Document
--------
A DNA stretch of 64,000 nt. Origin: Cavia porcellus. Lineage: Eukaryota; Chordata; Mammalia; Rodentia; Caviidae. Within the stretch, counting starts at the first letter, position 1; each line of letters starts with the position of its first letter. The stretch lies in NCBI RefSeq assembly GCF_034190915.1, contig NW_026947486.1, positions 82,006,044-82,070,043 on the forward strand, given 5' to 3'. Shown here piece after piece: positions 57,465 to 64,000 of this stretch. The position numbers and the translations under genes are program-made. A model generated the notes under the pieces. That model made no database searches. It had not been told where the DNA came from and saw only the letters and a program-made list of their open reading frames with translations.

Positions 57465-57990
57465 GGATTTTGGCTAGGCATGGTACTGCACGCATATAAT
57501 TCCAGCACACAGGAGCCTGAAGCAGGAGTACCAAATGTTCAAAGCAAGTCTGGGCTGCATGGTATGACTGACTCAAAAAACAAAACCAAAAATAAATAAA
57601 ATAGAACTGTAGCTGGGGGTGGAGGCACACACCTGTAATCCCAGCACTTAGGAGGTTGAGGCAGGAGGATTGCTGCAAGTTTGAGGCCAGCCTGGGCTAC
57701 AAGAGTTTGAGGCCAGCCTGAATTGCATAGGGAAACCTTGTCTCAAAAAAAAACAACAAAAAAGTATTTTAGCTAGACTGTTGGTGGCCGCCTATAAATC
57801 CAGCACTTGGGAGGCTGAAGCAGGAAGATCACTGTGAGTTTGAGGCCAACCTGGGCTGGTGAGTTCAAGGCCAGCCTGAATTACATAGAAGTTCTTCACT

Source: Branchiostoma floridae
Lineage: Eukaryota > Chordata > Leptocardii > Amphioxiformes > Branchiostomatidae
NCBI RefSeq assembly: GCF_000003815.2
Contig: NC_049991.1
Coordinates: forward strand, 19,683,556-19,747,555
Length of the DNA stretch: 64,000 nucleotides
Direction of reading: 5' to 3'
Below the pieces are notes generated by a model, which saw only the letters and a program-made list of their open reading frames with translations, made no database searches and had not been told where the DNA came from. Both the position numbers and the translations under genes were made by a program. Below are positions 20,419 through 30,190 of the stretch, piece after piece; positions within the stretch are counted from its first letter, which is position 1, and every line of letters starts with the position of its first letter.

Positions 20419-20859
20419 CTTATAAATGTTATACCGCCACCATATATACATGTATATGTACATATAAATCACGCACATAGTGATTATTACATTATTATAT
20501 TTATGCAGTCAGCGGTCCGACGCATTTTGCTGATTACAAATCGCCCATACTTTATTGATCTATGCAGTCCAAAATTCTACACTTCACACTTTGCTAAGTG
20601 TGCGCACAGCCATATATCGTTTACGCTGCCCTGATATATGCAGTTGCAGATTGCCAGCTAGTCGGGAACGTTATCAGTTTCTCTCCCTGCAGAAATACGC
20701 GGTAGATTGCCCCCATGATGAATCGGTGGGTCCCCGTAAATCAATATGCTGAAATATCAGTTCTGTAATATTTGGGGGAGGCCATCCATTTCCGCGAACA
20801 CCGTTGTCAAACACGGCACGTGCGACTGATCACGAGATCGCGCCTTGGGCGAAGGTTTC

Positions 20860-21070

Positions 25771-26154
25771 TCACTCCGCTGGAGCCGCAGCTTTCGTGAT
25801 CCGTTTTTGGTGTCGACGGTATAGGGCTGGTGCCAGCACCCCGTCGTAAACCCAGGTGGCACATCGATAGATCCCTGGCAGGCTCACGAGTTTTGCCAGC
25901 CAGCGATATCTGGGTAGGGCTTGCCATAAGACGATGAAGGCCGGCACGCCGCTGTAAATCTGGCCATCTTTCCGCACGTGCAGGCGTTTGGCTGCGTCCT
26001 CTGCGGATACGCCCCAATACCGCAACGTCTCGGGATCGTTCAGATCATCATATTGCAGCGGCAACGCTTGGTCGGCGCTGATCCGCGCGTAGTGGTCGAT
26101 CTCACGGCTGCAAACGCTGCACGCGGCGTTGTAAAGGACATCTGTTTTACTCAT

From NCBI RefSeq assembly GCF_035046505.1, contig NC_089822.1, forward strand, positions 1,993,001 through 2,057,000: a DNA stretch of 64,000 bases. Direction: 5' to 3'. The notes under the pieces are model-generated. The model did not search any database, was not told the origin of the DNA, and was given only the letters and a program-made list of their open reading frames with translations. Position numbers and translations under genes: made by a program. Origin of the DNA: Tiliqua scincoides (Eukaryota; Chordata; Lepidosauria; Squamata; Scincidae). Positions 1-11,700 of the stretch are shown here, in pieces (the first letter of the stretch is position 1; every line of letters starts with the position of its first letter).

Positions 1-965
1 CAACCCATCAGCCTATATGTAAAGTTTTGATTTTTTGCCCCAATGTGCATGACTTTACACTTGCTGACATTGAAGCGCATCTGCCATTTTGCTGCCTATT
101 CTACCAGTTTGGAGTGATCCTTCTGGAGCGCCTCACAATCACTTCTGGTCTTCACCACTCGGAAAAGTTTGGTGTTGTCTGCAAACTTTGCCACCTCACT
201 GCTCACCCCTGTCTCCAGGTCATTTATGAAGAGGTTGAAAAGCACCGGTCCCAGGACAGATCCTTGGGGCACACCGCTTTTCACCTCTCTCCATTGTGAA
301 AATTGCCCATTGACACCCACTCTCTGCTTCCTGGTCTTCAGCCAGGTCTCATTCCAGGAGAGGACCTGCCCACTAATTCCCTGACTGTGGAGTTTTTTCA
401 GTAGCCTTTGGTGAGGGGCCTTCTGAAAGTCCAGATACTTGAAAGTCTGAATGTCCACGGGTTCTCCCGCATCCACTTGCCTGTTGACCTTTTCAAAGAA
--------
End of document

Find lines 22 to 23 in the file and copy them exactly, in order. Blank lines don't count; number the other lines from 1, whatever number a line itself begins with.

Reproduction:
Positions 20860-21070

Positions 25771-26154